Overall, Okung may fall slightly above the middle for left tackles in the NFL but because there are only a few left tackles available, his presence on the market would only be slightly more rare than that of a good QB.

What could he make?

Currently T Smith has the most money ($97.6 million), while T Williams has the highest AAV ($13.2 million) and guarantee ($30 million.) The other tackles that are set to be free agents include A Smith, Bobby Massie, Mike Adams, Joe Barksdale, Mitchell Schwartz, Donald Penn, Jake Long, Cordy Glenn, Ryan Harris, and J'Marcus Webb.

Because of his age and experience at left tackle, Okung would have to be the first or second best option on that list. Last year, Byron Maxwell used a weak cornerback market to receive a $63 million contract from the Eagles.

On one hand, Okung could argue that he's better than Castonzo, who received a four-year, $43 million extension last year from the Colts. On the other hand, Okung has ZERO argument that he's better than T Williams, or T Smith, or J Thomas, or Jason Peters, or Ferguson. Instead, I think the answer is pretty obvious:

He's Branden Albert.

Albert was turning 30 when he signed a five-year, $47 million deal with the Dolphins in 2014, $20 million guaranteed. He was a one-time Pro Bowl left tackle, just like Okung. He had an injury almost every season, just like Okung. (Actually, Okung hasn't missed a season without injuries yet.) He carries cap hits of roughly: 4, 10, 10, 10, 11. This is basically what Okung is worth. Maybe tacking on a few million for being one year younger.

In this case, Okung gets five years, $48.5 million, $21 million guaranteed. Does he get it from Seattle? I think it's probably the right deal for the team, but he might still feel like he could test the market and get more since he would be the best tackle available. I mean, another squad could definitely overpay -- I just think that he wouldn't be worth it.

If Seattle convinced him to stay at that price they could actually lower his cap hit from last season ($7.2 million) and safely release him by 2018 (save half the cap hit) or 2019 (save 70%.) So what's upsetting about that? Well, it's not all that bad when you're just talking about a reasonable contract for a left tackle, but this also means that in 2017, your third or fourth-highest paid player is a left tackle that has not once had a completely healthy season and who is wildly inconsistent not just year-to-year, but week-to-week.

Are we overrating Okung because of how bad the rest of the offensive line is? Or is it because of how important the position is? Or because we are terrified of finding out what the alternative is? But can anyone say with 100% certainty that Garry Gilliam is actually worse? If Gilliam could play left tackle, then it would save the Seahawks a minimum of $4-$8+ million next year, and then maybe $10 million+ in 2017.

You could lock down Okung for the next few years or you could spend a tenth of that over the same period of time and maybe get just as good of a performance by Gilliam. And even if his performance was a little worse they'd at least have all that extra money to get better at other positions or retain different key players.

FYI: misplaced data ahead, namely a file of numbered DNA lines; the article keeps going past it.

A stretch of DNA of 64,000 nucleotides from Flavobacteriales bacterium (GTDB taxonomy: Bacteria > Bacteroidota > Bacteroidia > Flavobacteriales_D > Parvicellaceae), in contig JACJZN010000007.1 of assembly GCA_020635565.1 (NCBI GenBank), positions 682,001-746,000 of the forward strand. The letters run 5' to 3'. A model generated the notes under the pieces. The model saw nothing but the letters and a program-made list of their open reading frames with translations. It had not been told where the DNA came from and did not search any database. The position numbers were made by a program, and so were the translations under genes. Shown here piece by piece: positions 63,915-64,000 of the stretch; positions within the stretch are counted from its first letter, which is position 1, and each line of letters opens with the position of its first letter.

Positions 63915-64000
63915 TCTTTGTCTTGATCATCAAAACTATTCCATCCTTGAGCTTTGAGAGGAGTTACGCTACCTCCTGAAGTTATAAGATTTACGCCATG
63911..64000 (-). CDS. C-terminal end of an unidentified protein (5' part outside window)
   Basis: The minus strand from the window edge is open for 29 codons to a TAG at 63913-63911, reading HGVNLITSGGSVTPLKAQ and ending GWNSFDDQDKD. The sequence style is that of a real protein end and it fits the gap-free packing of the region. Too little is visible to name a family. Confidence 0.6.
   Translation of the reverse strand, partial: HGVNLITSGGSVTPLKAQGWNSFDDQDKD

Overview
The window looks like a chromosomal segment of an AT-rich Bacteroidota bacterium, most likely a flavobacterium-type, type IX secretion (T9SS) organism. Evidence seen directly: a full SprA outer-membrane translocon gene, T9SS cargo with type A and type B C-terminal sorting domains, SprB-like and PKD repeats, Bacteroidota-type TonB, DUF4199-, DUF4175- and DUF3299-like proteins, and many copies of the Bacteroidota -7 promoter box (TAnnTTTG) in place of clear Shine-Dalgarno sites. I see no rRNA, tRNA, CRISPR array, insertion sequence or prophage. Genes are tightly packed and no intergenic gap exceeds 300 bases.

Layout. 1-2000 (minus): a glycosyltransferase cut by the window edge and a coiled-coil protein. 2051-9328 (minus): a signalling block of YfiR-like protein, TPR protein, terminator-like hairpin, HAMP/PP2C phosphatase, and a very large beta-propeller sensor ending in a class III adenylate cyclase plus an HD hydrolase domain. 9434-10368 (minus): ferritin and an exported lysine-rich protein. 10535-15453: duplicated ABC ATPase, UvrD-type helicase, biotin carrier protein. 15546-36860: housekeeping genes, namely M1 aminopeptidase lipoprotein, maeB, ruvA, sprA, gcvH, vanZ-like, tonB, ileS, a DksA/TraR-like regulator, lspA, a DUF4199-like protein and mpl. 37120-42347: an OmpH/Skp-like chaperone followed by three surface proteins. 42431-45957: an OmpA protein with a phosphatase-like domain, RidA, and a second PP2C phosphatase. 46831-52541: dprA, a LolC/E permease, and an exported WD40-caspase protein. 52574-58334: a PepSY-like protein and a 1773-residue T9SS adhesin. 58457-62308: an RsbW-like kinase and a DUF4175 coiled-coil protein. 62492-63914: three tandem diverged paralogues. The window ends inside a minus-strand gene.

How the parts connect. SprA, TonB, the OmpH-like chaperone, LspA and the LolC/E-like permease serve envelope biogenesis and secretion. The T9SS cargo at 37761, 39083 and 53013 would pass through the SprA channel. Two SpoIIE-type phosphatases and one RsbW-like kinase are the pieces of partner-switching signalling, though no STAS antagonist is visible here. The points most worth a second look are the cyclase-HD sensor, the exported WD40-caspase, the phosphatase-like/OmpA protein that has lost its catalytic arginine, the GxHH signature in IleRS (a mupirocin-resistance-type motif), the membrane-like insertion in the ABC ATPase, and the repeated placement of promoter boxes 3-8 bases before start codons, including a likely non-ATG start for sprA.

However, what if the dropoff is so fucking bad that Wilson gets destroyed even more than he already has been and you've put your greatest asset at risk over a little bit of money. Money that Paul Allen would normally use as a literal sail on the world's biggest sailboat.


That's what so frustrating about this contract situation. Not just how much it would cost, but having absolutely no idea if it's even worth it. I'm leaning towards it being worth it, if only to protect the much costlier investment.

Prediction: Five-year, $48.5 million deal, with $21 million guaranteed

2. Bruce Irvin (FA)

This is really upsetting because nobody wants to lose Irvin the person, but I can't say that I'm overly concerned about losing Irvin the player. And it's not even that he's a bad player, it's just that .... well, it's just that after four years I still have no idea what kind of a player he is.

Bruce Irvin is basically the equivalent of graduating with a degree in "General Studies."

Since totaling eight sacks as a rookie in 2012, Irvin has had just 14 sacks over the last three seasons, along with 86 tackles and 40 assists. In that same period of time, Rams defensive end William Hayes has 14.5 sacks, 90 tackles, and 33 assists. Yes, they play different positions in different systems, but at the end of the day, their production is remarkably similar. And if he stays in Seattle, why should we expect his production to go up?

Maybe he goes to the Falcons and they use him differently and he gets 15 sacks, but there's no reason to think at this point that he's going to do that for the Seahawks. Ever.

So don't tell me what you think Irvin -- a person you love -- is worth, tell me what you think Hayes is worth.

I'll tell you what he's been worth: A four-year, $10.25 million deal that just expired. Two things that John Schneider might do better than any GM in football: Draft linebackers and sign pass-rushers. For those reasons, they didn't pick up Bruce's fifth-year option. For those reasons, they aren't going to pay him an extension before he hits free agency. They will let him test it out and if he finds out that he's not worth what he thought he was worth, he might come back on an appropriate deal. However, I could see a team pay him more for what they think he could do rather than what he has done.

Never forget this key fact that makes NFL free agency unique: Teams are required to spend a certain amount of money. The Jaguars and Raiders have been overpaying the last couple of years because they have to. The Jags still have $76 million in cap space right now. The Raiders have $67 million. Both have coaches that are intimately familiar with Bruce. The 49ers have $53 million in space, a coach who likes athletic linebackers, and a GM who maybe wants to "steal" something from the Seahawks.